Davies on atheism, American TV, and five decades of Doctor Who
Consider the crushing dearth of fun in the Star Wars prequels, and you'll have an idea of the success rate in reviving beloved sci-fi franchises. But, when Queer as Folk creator Russell T Davies (he added the "T" to his name, no punctuation) resurrected Doctor Who for the BBC in 2005, his sharp, funny take on the iconic time-traveler (played now by David Tennant) met with great acclaim. It soon spun off Torchwood, a show about a modern team of alien-fighters captained by the enigmatic, possibly immortal, certainly bisexual Jack Harkness (John Barrowman). Torchwood's third season airs as a five-night miniseries starting July 20 at 9 pm, while the one-hour Doctor Who: Planet of the Dead premieres July 26 at 8, both on BBC America. Both shows come out as DVDs on July 28. Davies, on the phone from Los Angeles, talked with me about atheism, American TV, and five decades of Doctor Who.
Why hasTorchwood been such a hit, while earlier attempts to launch Doctor Who in the states failed?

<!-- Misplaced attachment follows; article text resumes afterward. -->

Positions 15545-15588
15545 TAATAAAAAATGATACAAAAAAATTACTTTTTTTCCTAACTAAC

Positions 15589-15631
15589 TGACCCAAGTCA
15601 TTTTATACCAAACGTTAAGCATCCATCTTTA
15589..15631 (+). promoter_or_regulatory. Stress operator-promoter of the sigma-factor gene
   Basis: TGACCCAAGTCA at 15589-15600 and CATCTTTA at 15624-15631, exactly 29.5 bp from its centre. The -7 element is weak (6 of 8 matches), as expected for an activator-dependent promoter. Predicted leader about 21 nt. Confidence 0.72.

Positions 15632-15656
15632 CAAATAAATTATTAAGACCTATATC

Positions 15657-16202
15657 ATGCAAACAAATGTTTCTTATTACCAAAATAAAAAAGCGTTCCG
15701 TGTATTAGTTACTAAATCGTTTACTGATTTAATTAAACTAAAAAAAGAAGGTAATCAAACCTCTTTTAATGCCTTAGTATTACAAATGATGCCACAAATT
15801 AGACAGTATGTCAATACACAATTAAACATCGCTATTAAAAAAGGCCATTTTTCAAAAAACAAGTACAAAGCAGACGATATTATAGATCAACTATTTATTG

I wish I knew. I think there's a little bit of resistance to Doctor Who in America, because there's such an ancient history of the show. They either think it's a repeat from the '70s or that they have to have watched it all the way from the '70s to follow what's going on, which isn't true of the modern show at all. You can pick it up from scratch. We were able to make Doctor Who work in Britain partly by trading off that nostalgia, but also by rejecting it and getting a brand new audience in.
From what I can gather — I haven't been to many conventions and I don't really go online and read fan stuff because that way lies madness — the sexuality of Torchwood seems to get quite a buzz. I certainly knew from Queer as Folk that gay male stories attract a lot of women viewers. There's a side of that in Torchwood, and Captain Jack having a relationship with the second-in-command. There's a bit of a buzz about that. I don't mean in a prurient way. There's just a fun lightness and enjoyment of it.
How much of what we see inTorchwood about the randomness of existence is your worldview?
A lot. The only way I can write — whether that's good or bad — is to put my worldview into everything. I have to challenge that worldview from time to time, but in terms of the atheism of the show, I find that very powerful. When you come to episode five of this year's Torchwood, you'll really see my worldview coming out very strongly and in a very dark way. It's about how thin life is, how we've got a nice, Western world of comforts, hot water, television, phones, and food, and we think we're much more civilized than the rest of the world but actually that could just snap tomorrow.
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